Mr. Schneck, would you say that your focus on sustainable digitalization is a prerequisite for offering your customers optimal support?
An unequivocal “yes”. To some extent, our customers already have these expectations today. I believe that today, no business can risk not having these topics on its radar screen.
Increasingly, businesses find themselves confronted with issues like resource shortages, supply chain disruptions and political upheavals. As I mentioned, reactivity plays an important role in this regard, as of course it does in adapting to ever shorter market cycles.
On top of that, business has to deal with more and more regulation – think of the prospective supply chain legislation and its ESG implications. Or take the electronics industry, which now has to take products back at the end of their lifecycle and ensure proper recycling. If you have ready access to all the data from your product generation and can identify precisely what resources were used how throughout the process, then you can easily arrange a recycling scheme and reintroduce your materials into the value chain – a closed cycle in which digitalization serves conservation interests. That would indeed be the ideal situation – but we’re not really there yet.
Looking at your competitors, how would you say you are doing in terms of your increased focus on sustainable digitalization?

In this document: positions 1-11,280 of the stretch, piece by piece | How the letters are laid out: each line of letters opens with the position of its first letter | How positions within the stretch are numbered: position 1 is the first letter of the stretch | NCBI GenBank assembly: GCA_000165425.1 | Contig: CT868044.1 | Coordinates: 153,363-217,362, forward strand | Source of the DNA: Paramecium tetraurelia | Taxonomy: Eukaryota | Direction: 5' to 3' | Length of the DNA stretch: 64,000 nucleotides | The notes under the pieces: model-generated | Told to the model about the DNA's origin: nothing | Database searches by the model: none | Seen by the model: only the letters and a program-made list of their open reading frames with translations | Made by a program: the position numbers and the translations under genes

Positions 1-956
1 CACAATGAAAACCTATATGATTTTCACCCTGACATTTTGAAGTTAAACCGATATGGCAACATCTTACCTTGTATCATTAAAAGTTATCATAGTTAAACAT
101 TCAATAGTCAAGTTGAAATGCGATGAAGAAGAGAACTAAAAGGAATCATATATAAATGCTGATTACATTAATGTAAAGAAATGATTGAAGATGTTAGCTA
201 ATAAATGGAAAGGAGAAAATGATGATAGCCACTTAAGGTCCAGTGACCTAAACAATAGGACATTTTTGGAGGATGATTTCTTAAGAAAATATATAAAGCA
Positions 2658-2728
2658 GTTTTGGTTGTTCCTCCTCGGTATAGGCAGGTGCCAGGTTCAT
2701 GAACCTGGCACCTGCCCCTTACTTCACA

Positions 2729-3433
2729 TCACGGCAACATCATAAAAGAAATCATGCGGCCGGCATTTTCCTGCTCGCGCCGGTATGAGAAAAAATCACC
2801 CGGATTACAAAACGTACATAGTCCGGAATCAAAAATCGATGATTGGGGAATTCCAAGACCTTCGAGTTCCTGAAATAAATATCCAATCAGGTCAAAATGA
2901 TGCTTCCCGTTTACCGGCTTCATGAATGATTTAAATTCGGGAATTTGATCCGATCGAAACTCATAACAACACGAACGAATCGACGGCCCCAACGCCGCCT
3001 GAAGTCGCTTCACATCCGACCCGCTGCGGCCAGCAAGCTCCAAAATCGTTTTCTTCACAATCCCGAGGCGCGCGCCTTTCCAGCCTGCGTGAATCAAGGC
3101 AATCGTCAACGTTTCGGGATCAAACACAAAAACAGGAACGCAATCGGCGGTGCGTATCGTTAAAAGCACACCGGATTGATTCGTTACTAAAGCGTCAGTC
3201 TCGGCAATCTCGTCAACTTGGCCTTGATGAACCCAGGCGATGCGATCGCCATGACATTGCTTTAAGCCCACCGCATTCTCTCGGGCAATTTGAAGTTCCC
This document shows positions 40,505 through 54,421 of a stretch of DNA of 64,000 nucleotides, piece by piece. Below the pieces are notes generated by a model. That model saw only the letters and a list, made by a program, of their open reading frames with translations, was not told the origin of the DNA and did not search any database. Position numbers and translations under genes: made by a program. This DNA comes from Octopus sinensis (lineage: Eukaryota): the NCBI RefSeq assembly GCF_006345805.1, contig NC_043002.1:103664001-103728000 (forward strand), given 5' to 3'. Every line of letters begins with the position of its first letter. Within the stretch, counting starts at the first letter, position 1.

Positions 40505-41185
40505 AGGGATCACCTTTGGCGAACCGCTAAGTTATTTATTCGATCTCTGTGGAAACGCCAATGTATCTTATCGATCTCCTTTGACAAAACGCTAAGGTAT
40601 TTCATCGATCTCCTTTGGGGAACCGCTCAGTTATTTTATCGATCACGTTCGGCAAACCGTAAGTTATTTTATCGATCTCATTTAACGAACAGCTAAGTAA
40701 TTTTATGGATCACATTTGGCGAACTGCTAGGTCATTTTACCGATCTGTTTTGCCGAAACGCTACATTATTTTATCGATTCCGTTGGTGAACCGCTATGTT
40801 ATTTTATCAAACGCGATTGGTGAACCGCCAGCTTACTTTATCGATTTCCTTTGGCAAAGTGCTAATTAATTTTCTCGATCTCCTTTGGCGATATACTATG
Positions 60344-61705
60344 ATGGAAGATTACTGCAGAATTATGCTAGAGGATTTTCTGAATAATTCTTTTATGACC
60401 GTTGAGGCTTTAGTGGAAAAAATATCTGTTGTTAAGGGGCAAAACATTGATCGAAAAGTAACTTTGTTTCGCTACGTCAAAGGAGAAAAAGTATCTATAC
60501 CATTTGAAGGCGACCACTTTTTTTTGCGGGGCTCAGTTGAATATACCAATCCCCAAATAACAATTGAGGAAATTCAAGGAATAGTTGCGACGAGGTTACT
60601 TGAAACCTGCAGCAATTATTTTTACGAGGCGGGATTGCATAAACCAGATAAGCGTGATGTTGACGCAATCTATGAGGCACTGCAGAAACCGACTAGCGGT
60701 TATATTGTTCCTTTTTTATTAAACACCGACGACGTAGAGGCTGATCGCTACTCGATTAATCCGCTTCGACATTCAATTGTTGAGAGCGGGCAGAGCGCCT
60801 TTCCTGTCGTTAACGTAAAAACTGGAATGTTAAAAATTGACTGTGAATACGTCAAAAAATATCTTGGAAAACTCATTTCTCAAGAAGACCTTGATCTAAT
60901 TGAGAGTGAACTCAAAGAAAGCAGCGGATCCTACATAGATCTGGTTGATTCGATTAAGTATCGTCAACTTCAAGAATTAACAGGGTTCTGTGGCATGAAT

At this point, I’d say that we are one of the pioneers. But there are some sharp, smaller-scale competitors who are right on our heels.
Still, we at CENIT are definitely unique in the consistency and continuity of digitalization across all of our five business units and the way in which this connects everyone to our process knowledge. In this, we will remain unique for quite a while. Being able to offer our clients sustainable digitalization across all our solutions, from early-stage simulation to document processing and archiving – that’s a true USP, one that no other business on the market can offer today.
Does a digitalization approach that focuses on sustainability actually offer businesses competitive benefits? If so, how do you arrive at that conclusion?
And in that arena, the technology goal is to interconnect all the information and data generated from product inception to recycling, thereby optimizing added value – and to plan that process throughout an organization. Doing that successfully gives you best-possible resource use and high profitability.
This means that those of us who are involved in this dimension of sustainability are involved in questions of strategic orientation for the coming years. How can I merge the information available to me today in a meaningful way, one that lets me optimize my resource allocation? How do I cut costs? How do I hone my competitive edge? Or, more comprehensively: How do I produce the best possible product at minimum cost and maximum quality while simultaneously eliminating/minimizing risks, securing jobs and bringing my business forward?
In sum, the classic elements of a business strategy. Thus, at the end of the day sustainability is a strategy for best-possible forward motion – also with a view to aspects like sales and EBIT.